Search ForexCrunch

EUR/USD  has started   the week quietly, as the pair trades in the 1.2870 range in Monday’s European session. We can expect thin trading on Monday, as the French and German markets are closed for a holiday. The US wrapped up last week on a positive note, as UoM Consumer Sentiment climbed to a six-month high. Today’s sole release is from the US, as  FOMC  member Charles Evans delivers a speech in Chicago.

Here is a quick update on the technical situation, indicators, and market sentiment that moves euro/dollar.

EUR/USD Technical

  • Asian session: Euro/dollar  showed some movement, touching a low of 1.2819 before moving higher and consolidating at 1.2847. The pair has moved higher in the European session.
  • Current range: 1.2805 – 1.2880.

Further levels in both directions:   EUR USD Daily Forecast May20


  • Below: 1.2805, 1.2750, 1.27, 1.2624 and 1.2587.
  • Above: 1.2880, 1.2960, 1.30, 1.3030, 1.31, 1.3160 and 1.32.
  • 1.2805 is the border of the long term 1.2805 – 1.3170 and is critical support.
  • The pair is testing 1.2880 on the upside. 1.2960 is the next line of resistance.

Euro  steady  in thin holiday trading  – click on the graph to enlarge.

EUR/USD Fundamentals

  • 17:00 Federal Reserve Bank of Chicago President Charles Evans speaks.

For more events and lines, see the  Euro to dollar forecast

EUR/USD Sentiment

  • US data mostly down: The markets were treated to  a host of  disappointing US releases last week.  Inflation and manufacturing numbers fell below expectations, and housing data  did not meet the estimate.  Unemployment Claims had looked impressive in  recent readings,  but the key indicator couldn’t keep pace  on  Thursday,  as the number of new claims jumped to 360 thousand, blowing past the estimate of 332 thousand. There was some good news from Building Permits, which  were up nicely. On Friday, there was better news as UoM Consumer Sentiment shot up from 72.3 points to 83.7 points. This was well above the estimate of 77.9 points, and points to a sharp increase in consumer confidence. However,  the host of weak numbers  we saw last week will  again bring into question the extent of the US recovery, which has not been able to demonstrate sustained growth and continuous positive releases.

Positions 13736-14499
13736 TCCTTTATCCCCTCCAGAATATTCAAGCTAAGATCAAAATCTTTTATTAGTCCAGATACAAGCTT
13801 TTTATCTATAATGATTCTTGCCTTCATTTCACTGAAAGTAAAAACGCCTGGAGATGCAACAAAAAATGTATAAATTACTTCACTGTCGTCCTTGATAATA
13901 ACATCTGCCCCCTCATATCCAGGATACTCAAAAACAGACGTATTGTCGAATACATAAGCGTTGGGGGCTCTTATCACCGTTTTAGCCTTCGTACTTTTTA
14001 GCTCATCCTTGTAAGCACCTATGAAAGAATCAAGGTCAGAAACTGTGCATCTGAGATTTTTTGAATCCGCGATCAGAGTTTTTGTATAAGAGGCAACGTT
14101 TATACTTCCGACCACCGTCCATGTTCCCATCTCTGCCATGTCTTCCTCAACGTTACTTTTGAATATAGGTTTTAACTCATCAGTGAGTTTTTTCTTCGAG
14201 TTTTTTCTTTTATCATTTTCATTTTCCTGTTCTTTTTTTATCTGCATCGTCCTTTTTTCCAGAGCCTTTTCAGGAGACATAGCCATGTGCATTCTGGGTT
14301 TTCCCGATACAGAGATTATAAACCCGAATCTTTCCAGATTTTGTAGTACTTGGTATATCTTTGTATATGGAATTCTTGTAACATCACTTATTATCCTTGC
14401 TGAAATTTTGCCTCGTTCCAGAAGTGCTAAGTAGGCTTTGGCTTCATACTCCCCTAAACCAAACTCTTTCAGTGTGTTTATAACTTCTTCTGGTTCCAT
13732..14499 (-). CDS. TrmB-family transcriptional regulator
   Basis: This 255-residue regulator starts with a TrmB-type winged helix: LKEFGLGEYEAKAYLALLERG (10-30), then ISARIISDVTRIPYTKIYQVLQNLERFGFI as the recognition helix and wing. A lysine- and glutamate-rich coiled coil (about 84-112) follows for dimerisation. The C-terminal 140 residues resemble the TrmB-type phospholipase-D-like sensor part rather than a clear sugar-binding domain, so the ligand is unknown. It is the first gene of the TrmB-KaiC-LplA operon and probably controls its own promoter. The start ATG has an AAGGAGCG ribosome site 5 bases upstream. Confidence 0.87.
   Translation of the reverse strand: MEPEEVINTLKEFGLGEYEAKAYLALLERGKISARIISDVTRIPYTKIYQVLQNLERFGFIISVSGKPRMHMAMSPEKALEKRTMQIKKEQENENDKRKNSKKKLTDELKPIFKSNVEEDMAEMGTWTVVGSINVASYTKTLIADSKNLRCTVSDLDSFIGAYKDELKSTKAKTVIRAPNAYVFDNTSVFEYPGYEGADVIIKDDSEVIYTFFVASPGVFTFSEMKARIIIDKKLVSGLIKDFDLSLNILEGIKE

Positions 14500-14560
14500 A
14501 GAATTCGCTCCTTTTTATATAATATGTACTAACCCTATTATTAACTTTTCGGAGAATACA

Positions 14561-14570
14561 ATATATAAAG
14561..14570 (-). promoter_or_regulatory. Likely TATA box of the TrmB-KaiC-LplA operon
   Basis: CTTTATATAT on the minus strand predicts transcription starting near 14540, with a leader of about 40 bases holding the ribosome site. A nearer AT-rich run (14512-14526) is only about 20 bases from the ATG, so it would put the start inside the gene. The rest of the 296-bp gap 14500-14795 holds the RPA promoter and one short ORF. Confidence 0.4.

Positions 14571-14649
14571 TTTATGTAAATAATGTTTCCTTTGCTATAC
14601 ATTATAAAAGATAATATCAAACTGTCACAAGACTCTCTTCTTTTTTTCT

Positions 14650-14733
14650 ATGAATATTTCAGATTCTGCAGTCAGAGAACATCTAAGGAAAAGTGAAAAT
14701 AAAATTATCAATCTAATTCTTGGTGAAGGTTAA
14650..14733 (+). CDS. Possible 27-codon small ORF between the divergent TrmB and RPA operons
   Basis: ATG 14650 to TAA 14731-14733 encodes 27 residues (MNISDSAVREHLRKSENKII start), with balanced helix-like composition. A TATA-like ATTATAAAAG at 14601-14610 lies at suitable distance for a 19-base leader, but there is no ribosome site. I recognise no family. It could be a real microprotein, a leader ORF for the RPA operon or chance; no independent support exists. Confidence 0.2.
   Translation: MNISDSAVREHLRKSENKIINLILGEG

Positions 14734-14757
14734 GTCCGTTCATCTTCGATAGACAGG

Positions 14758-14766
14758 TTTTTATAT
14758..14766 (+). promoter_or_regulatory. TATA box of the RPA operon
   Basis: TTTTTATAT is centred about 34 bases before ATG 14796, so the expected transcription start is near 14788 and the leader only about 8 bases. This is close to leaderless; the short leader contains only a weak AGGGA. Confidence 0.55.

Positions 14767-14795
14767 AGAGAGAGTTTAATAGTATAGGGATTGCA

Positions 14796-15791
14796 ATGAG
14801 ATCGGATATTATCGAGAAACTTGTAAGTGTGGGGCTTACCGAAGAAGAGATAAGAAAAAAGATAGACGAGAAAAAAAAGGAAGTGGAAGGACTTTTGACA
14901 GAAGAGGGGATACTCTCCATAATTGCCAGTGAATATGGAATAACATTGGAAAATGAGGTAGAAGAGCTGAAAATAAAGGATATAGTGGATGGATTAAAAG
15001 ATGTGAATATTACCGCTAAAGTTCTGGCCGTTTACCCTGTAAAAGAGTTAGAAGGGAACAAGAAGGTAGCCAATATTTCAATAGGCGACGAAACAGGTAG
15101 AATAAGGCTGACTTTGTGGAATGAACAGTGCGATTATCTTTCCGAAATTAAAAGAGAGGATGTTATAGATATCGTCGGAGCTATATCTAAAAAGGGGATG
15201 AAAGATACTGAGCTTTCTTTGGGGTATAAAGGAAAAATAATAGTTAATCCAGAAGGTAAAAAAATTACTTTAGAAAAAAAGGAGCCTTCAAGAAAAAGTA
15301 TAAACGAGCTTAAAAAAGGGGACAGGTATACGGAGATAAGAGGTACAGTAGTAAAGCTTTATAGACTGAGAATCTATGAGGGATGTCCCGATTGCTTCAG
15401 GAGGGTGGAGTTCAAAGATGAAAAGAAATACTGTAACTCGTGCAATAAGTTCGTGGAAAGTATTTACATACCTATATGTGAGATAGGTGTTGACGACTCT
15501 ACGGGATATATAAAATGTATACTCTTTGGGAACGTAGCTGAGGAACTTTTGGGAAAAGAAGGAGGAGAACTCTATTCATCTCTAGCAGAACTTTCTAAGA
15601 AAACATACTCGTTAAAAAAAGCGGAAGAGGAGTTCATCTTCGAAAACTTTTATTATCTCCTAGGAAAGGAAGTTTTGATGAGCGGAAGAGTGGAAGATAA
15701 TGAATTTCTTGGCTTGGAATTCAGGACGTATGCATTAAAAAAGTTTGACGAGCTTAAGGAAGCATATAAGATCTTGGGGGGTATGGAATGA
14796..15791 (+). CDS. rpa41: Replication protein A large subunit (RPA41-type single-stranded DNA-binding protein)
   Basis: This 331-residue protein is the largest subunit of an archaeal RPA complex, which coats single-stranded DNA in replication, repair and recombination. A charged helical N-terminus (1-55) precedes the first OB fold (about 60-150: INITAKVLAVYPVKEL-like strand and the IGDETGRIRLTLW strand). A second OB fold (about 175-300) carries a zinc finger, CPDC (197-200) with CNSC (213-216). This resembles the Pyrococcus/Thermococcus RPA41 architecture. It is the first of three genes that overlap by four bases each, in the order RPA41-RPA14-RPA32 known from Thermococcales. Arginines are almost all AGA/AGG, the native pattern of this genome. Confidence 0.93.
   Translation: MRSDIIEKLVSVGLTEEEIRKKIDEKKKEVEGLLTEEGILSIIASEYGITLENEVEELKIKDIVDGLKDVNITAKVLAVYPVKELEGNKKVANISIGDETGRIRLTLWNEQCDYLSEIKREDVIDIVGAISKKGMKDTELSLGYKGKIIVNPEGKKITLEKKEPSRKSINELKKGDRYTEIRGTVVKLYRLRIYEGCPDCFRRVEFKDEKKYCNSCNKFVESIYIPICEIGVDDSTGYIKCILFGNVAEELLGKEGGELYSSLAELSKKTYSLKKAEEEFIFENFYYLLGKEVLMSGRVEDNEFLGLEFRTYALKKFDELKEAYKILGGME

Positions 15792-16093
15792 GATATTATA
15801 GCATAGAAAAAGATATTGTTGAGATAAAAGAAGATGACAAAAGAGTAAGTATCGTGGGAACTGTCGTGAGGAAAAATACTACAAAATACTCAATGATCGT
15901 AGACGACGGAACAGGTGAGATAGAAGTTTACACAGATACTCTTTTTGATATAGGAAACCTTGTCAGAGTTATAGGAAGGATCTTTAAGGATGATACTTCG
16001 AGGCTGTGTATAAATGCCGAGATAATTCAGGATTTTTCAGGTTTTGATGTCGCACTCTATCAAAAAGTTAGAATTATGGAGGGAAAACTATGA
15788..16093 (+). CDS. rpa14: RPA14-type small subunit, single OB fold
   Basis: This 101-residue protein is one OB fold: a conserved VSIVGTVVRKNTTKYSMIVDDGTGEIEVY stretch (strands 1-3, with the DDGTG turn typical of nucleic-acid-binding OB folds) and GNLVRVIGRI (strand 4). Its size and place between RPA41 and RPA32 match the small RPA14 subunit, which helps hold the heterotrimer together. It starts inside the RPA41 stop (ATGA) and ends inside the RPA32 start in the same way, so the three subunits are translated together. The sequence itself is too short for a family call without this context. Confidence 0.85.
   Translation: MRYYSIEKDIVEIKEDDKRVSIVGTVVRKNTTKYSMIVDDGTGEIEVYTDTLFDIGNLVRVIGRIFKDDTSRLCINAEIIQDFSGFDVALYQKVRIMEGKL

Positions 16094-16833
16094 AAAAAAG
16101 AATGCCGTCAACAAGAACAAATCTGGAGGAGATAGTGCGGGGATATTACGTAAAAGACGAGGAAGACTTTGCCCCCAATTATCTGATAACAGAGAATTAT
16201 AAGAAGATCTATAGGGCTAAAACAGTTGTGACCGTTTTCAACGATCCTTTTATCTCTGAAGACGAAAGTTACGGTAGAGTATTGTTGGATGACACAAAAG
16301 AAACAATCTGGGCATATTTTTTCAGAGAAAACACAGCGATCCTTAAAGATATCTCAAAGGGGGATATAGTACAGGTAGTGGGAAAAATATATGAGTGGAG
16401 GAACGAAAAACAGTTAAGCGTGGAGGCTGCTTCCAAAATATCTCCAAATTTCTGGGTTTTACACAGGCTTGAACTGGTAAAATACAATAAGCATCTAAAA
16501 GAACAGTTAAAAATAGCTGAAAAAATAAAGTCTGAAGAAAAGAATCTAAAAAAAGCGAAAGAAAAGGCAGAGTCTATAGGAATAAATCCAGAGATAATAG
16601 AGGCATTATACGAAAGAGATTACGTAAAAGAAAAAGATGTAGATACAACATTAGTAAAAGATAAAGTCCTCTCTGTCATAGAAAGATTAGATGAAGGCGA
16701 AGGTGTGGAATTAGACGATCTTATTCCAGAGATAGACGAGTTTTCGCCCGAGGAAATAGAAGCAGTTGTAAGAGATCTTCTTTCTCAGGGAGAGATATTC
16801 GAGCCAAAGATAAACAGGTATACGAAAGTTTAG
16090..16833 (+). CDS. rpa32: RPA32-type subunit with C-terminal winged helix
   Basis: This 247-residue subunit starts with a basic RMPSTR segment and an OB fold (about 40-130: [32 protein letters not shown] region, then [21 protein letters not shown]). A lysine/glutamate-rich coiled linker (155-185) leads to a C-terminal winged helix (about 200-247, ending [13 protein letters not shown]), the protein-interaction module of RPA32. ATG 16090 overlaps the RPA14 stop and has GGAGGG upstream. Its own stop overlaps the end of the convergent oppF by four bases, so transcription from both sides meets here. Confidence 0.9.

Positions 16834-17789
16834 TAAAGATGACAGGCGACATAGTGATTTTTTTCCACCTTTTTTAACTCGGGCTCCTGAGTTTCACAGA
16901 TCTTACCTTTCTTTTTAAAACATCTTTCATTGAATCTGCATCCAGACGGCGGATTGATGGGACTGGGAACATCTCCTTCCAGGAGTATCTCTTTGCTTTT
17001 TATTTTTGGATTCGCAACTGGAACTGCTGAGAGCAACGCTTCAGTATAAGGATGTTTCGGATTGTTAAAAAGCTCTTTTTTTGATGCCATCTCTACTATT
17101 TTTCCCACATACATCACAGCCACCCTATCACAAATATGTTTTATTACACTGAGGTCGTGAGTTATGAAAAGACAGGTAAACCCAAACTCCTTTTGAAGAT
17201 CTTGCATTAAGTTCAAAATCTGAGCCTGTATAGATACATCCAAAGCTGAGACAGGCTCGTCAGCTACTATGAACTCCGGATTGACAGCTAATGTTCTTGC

• Euro-zone recession continues:  Eurozone  numbers  did not have a good week, as economic releases pointed to contraction in the Eurozone  for  the third consecutive  quarter. Output fell by 0.2%.GDP numbers out of France and Italy continue to post declines, and both missed their  estimates. Germany was a big disappointment, as GDP increased by just 0.1% in Q1, short of the 0.3% gain expected. The euro lost ground as a result, and dipped below the 1.29 level for the first time since early April.
  • German numbers disappoint: Last week, the “locomotive of Europe” looked tired and slow, as German data failed to impress. ZEW Economic Sentiment, one of the most important German releases, came in well below the  estimate. German CPI and WPI posted declines, indicating weak activity in the economy. GDP posted a slight gain of 0.1%, but this was below the 0.3% forecast. If the Eurozone is to have any hope of getting back on solid economic footing, it will need Germany to lead the way. The markets will be waiting to see if German releases get back on track this week.
  •  Will the Fed scale back QE?: This is the vexing question facing the Federal Reserve – is  the US recovery strong enough to justify modifying or even terminating the present round of QE? On Thursday, John Williams, president of the Federal Reserve Bank of San Francisco, stated that the Fed could begin reducing  QE this summer and end bond buying late in 2013.  The markets seem to get excited  after every  solid  US release,  with speculation rising that the Fed could take action.  As the QE program is dollar negative, any moves by the Fed to wind up QE would be bullish for the dollar.